# gcor: Find the (Product-Moment) Correlation Between Two or More... In sna: Tools for Social Network Analysis

 gcor R Documentation

## Find the (Product-Moment) Correlation Between Two or More Labeled Graphs

### Description

`gcor` finds the product-moment correlation between the adjacency matrices of graphs indicated by `g1` and `g2` in stack `dat` (or possibly `dat2`). Missing values are permitted.

### Usage

```gcor(dat, dat2=NULL, g1=NULL, g2=NULL, diag=FALSE, mode="digraph")
```

### Arguments

 `dat` one or more input graphs. `dat2` optionally, a second stack of graphs. `g1` the indices of `dat` reflecting the first set of graphs to be compared; by default, all members of `dat` are included. `g2` the indices or `dat` (or `dat2`, if applicable) reflecting the second set of graphs to be compared; by default, all members of `dat` are included. `diag` boolean indicating whether or not the diagonal should be treated as valid data. Set this true if and only if the data can contain loops. `diag` is `FALSE` by default. `mode` string indicating the type of graph being evaluated. "Digraph" indicates that edges should be interpreted as directed; "graph" indicates that edges are undirected. `mode` is set to "digraph" by default.

### Details

The (product moment) graph correlation between labeled graphs G and H is given by

cor(G,H) = cov(G,V)/sqrt(cov(G,G)cov(H,H))

where the graph covariance is defined as

cov(G,H) = sum( (A^G_ij-mu_G)(A^H_ij-mu_H), {i,j} )/Choose(|V|,2)

(with A^G being the adjacency matrix of G). The graph correlation/covariance is at the center of a number of graph comparison methods, including network variants of regression analysis, PCA, CCA, and the like.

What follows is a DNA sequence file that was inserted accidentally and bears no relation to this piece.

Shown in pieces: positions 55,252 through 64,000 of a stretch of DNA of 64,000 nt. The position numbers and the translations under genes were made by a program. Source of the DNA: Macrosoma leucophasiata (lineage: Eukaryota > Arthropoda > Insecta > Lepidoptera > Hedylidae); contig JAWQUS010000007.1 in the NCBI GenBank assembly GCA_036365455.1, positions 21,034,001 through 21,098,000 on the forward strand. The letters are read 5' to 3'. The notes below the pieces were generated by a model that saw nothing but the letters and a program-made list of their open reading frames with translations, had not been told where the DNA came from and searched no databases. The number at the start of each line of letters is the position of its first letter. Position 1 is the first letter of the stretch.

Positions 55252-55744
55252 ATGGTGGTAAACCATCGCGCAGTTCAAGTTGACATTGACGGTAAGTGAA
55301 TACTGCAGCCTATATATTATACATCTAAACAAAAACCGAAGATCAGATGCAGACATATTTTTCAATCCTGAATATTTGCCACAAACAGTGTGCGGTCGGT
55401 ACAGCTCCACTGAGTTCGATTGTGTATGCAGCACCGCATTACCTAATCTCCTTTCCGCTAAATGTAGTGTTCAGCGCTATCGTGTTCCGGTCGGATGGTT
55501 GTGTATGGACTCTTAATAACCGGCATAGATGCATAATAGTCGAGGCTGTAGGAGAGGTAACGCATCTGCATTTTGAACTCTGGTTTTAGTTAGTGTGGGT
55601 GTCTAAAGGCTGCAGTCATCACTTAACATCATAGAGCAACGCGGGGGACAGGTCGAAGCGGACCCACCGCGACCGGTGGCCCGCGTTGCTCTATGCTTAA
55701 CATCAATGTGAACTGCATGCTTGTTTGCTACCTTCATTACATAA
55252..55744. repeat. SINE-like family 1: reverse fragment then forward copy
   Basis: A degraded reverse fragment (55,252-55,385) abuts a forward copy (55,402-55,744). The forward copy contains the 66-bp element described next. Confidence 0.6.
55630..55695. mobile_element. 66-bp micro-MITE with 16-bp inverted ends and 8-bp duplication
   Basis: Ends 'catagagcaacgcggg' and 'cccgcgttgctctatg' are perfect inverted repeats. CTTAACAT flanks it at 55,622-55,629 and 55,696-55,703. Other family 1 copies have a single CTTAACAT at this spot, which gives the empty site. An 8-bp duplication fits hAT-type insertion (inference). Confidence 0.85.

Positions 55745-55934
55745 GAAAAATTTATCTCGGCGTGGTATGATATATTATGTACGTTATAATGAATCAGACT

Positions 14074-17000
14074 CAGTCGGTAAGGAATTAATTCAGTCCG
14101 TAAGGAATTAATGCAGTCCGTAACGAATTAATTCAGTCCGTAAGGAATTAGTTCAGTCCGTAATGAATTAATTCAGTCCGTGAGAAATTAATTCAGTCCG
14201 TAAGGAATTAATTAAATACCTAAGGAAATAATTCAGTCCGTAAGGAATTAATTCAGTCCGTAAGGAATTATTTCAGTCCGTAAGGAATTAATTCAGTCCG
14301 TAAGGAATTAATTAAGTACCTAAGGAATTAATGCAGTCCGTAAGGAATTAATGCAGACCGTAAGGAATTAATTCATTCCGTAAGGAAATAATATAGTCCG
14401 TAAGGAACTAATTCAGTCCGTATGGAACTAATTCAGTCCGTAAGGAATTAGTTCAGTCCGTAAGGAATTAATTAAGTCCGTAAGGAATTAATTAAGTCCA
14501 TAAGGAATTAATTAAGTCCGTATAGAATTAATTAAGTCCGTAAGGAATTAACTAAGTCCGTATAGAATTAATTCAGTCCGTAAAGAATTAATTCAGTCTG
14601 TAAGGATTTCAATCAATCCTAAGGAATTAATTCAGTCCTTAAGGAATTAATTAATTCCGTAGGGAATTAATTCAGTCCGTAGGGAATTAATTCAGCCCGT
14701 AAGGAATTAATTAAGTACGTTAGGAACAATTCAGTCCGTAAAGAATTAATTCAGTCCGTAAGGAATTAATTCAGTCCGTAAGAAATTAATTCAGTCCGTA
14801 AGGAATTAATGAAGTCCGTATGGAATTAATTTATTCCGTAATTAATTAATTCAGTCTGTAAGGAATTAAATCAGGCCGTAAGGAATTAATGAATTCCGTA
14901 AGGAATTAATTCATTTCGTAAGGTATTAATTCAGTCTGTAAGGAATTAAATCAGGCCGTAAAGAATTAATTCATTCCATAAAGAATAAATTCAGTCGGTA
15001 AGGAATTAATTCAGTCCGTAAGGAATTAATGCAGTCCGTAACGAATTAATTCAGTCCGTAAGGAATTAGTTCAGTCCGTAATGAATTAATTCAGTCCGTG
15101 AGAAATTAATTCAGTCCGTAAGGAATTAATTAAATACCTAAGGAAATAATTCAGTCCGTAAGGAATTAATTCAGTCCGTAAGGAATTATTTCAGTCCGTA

Note that `gcor` computes only the correlation between uniquely labeled graphs. For the more general case, `gscor` is recommended.

### Value

A graph correlation matrix

### Note

The `gcor` routine is really just a front-end to the standard `cor` method; the primary value-added is the transparent vectorization of the input graphs (with intelligent handling of simple versus directed graphs, diagonals, etc.). As noted, the correlation coefficient returned is a standard Pearson's product-moment coefficient, and output should be interpreted accordingly. Classical null hypothesis testing procedures are not recommended for use with graph correlations; for nonparametric null hypothesis testing regarding graph correlations, see `cugtest` and `qaptest`. For multivariate correlations among graph sets, try `netcancor`.

### Author(s)

Carter T. Butts buttsc@uci.edu

### References

Butts, C.T., and Carley, K.M. (2001). “Multivariate Methods for Interstructural Analysis.” CASOS Working Paper, Carnegie Mellon University.

Krackhardt, D. (1987). “QAP Partialling as a Test of Spuriousness.” Social Networks, 9, 171-86

`gscor`, `gcov`, `gscov`

### Examples

```#Generate two random graphs each of low, medium, and high density
g<-rgraph(10,6,tprob=c(0.2,0.2,0.5,0.5,0.8,0.8))

#Examine the correlation matrix
gcor(g)
```

sna documentation built on June 1, 2022, 9:06 a.m.